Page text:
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Linear second order non-homogeneous ODE question

  1. Jul 31, 2011 #1
    Determine the general solution to the ODE:

    y'' + 2y' = 1 + xe-2x

    I know the solution will be of the form y = yh + yp. The homogeneous solution is y = c1 + c2e-2x.

    For the particular solution, I have been using the method of undetermined coefficients. c3e-2x won't work as it is not linearly independent of the homogeneous solution. So I guess c3xe-2x.

    So y' = c3e-2x(c3 - 2c3x)

    And y'' = 4c3e-2x(x - 1)

    Following on from this I end up with a particular solution:

    yp = ((1 + xe-2x)/(-2e-2x))xe-2x

    However wolfram disagrees with me. My question is, is the method of undetermined coefficients ok to use for this ODE? Or should I be using the method with the Wronskian (it's name escapes me at the moment)

    Cheers
     
  2. jcsd
  3. Jul 31, 2011 #2

    Ray Vickson

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    If you put y(x) = C1(x) + C2(x)*exp(-2x) in the DE, you eventually arrive at a first-order DE in v = dC1/dx + exp(-2x)*dC2/dx.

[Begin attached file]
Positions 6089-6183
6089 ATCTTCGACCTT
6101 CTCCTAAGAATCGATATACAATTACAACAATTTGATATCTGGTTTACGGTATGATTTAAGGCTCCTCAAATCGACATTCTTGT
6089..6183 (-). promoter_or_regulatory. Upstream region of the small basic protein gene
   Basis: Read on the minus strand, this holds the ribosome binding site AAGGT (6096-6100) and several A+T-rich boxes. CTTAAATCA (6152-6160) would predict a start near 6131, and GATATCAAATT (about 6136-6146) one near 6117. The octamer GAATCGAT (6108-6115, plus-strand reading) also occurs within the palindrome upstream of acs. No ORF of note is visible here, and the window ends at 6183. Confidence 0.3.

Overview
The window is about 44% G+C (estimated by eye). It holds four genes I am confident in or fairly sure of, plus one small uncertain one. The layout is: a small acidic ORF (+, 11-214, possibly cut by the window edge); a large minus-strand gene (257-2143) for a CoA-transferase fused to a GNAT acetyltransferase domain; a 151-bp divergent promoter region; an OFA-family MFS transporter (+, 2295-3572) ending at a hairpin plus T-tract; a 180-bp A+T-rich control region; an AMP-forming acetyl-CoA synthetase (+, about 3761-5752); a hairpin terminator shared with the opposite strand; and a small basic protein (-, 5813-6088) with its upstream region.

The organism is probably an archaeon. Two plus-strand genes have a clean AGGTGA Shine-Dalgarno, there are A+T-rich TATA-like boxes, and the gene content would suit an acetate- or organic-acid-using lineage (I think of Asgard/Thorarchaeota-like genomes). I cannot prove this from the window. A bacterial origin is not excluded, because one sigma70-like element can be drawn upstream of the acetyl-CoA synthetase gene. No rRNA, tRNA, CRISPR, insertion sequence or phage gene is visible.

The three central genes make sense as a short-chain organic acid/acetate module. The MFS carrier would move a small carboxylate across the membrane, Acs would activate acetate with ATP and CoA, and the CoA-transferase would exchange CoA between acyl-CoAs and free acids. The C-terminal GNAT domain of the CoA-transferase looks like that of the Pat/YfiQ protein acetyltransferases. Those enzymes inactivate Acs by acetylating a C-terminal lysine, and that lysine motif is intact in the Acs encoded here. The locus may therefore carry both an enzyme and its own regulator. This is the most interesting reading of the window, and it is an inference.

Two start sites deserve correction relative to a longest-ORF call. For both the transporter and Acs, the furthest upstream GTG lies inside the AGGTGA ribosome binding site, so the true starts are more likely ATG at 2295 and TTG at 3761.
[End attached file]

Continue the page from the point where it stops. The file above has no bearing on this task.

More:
RGV
     
  4. Jul 31, 2011 #3
    I'm not sure I understand this. Are you able to explain it a little more?

    Cheers
     
  5. Aug 1, 2011 #4
    I'd have to dig out my book or notes to make sure, but I think your particular solution will also need an e-2x term, so it should be of the form Ae-2x + Bxe-2x. I wouldn't use c's for yh since they're already being used as the constants of integration for yh.
     
  6. Aug 1, 2011 #5

    ehild

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    For the method of variation of the parameters, read http://en.wikipedia.org/wiki/Variation_of_parameters.

    This problem can be solved for y' as the y term is missing. Denote z=y' and solve the first-order equation z'+2z=1+xe-2x, then integrate z=y' to get y.

    ehild
     
  7. Aug 1, 2011 #6
    Aha! Of course. It's all so simple once you know what to do... :rofl:

    Thanks very much!
     
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